DHEA is one of the hormones
made in the adrenal glands. When the adrenal glands do not make enough
hormones, including DHEA and cortisol, this is called adrenal insufficiency.
Women with this condition who were given DHEA supplements reported improved
sexuality and sense of well-being (including decreased feelings of
depression and anxiety).
Several studies suggest that
DHEA may improve well-being, quality of life, exercise capacity, sex drive,
and hormone levels in people with insufficient adrenal function (Addison's
of men have shown that DHEA replacement therapy is an important complement
to testosterone therapy. Among aging men, the amount of “free” testosterone,
or testosterone that is available to the body, falls more quickly than the
level of total testosterone. Thus, it is important to design a hormone
replacement program that raises the level of free testosterone.
A 2006 study supplemented DHEA
to men of average 65 years of age, and found that the men experienced
significant increases in testosterone and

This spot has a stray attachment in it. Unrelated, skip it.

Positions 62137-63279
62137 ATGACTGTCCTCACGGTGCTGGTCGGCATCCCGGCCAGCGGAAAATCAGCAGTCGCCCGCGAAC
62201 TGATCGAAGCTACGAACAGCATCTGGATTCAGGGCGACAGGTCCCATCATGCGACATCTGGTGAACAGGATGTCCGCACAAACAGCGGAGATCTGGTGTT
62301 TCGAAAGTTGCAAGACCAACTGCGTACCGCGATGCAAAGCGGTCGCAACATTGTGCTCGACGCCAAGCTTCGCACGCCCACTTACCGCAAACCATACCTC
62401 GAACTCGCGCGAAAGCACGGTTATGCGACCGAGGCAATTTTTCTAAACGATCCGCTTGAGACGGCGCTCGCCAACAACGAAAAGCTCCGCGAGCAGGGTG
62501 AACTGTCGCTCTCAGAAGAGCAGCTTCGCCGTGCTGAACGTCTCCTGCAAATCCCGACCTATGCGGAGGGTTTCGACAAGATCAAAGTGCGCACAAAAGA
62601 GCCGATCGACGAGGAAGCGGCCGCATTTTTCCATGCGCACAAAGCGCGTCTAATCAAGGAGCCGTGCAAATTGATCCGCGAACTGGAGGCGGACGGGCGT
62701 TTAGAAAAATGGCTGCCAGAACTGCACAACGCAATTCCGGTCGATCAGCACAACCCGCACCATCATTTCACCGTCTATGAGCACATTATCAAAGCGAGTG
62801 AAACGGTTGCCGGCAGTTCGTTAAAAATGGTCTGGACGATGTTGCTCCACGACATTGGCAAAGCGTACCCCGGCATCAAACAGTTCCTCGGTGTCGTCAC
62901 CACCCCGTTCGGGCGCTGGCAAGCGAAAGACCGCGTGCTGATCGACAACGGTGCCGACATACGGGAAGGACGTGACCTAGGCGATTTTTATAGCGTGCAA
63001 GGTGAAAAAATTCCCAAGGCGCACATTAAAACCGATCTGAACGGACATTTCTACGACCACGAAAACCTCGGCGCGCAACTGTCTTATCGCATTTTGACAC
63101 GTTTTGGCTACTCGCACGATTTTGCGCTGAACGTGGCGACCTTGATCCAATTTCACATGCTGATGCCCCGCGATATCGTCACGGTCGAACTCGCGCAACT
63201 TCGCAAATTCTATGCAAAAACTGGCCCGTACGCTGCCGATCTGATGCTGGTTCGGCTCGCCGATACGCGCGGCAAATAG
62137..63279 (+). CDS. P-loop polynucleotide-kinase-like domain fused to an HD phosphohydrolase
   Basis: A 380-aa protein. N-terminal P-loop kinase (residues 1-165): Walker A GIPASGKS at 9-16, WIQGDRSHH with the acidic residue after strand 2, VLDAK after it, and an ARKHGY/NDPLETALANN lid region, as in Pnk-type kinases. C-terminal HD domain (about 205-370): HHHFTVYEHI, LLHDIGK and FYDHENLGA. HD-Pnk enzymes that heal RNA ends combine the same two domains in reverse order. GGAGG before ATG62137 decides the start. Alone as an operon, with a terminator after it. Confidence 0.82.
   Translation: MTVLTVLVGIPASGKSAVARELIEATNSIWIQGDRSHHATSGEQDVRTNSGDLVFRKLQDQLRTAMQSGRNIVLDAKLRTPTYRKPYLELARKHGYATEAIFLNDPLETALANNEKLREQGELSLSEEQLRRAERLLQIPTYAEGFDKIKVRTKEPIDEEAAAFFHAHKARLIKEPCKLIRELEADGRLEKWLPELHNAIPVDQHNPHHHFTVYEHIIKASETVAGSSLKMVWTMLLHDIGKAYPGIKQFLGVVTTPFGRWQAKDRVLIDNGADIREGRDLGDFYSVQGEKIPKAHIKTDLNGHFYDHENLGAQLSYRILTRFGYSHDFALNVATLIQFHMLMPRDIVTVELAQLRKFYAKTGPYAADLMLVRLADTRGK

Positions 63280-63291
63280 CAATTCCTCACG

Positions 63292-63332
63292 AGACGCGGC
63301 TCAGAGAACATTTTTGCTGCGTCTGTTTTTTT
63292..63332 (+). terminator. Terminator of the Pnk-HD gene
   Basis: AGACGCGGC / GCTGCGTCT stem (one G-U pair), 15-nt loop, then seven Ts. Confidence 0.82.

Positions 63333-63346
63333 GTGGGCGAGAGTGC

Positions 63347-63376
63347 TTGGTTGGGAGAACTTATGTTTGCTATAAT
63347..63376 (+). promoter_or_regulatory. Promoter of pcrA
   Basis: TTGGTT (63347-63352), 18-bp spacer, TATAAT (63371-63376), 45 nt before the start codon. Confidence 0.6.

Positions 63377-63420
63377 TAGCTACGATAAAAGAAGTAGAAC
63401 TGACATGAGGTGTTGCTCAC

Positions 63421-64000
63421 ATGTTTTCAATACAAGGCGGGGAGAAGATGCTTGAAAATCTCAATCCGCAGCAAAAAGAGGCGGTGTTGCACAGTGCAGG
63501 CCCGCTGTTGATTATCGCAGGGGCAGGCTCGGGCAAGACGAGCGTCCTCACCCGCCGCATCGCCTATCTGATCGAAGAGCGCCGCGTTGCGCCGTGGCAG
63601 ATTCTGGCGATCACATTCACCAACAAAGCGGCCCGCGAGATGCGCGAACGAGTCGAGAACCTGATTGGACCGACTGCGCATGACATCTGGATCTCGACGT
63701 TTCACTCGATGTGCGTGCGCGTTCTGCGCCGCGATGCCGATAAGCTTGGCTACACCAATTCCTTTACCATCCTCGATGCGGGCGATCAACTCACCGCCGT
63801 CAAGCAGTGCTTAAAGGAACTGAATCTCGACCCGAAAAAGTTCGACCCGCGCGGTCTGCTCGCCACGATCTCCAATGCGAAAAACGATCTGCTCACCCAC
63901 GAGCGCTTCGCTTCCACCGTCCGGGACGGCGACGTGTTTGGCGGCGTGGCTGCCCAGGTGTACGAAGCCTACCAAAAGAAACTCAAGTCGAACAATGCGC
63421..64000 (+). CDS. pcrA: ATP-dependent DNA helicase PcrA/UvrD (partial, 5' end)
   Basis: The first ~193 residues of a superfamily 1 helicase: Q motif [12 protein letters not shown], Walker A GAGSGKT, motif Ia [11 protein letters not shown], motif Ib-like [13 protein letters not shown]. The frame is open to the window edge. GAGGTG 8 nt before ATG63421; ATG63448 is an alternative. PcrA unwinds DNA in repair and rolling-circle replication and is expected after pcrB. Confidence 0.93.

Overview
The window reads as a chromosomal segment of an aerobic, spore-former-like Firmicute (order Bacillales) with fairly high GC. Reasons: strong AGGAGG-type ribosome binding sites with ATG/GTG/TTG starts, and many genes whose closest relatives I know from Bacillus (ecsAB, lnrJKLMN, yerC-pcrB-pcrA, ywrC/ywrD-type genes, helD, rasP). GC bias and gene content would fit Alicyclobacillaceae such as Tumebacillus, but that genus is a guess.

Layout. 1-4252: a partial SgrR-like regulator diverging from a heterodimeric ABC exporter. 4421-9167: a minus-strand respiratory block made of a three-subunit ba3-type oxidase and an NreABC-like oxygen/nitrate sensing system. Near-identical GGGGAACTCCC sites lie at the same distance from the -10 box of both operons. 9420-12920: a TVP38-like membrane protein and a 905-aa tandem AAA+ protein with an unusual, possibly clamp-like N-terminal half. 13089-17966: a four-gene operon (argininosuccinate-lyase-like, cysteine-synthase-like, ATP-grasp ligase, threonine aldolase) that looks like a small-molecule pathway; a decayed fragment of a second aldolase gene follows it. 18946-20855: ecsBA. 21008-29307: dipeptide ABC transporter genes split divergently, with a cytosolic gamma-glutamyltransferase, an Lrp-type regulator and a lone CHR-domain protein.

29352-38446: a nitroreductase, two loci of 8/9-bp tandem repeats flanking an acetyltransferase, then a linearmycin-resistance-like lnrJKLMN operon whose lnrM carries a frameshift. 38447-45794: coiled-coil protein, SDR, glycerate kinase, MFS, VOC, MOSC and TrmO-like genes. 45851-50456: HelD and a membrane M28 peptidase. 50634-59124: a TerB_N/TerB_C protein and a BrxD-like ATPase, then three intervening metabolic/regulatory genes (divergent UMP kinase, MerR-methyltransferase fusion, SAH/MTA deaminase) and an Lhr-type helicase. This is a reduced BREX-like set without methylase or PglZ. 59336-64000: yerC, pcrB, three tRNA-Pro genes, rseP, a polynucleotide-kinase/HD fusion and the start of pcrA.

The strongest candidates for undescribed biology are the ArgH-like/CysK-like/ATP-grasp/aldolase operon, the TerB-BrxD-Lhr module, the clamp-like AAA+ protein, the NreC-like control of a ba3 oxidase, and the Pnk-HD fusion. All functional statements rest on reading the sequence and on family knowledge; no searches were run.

(Cyclic guanosine monophosphate), and significant decreases in low-density
liprotein (LDL). The authors say that the findings suggest that chronic
DHEA supplementation would exert antiatherogenic effects, particularly in
elderly subjects who display low circulating levels of this hormone.
A 2005 study, measured serum
DHEA in 206 men with type-2 diabetes, and found an inverse relationship
between serum DHEA and carotid atherosclerosis in men. The authors say the
study supports the notion that DHEA, which is sold in increasing amount as
a food supplement, is atheroprotective in humans, and that androgen
replacement therapy should be considered for men with hypogonadism.
In a 1997 study, DHEA levels were shown to
parallel the levels of free testosterone in the blood. The study authors
suggested that DHEA might help raise free testosterone. If this conclusion
is correct, then DHEA replacement therapy would not only raise the blood
level of DHEA, but also the level of free testosterone.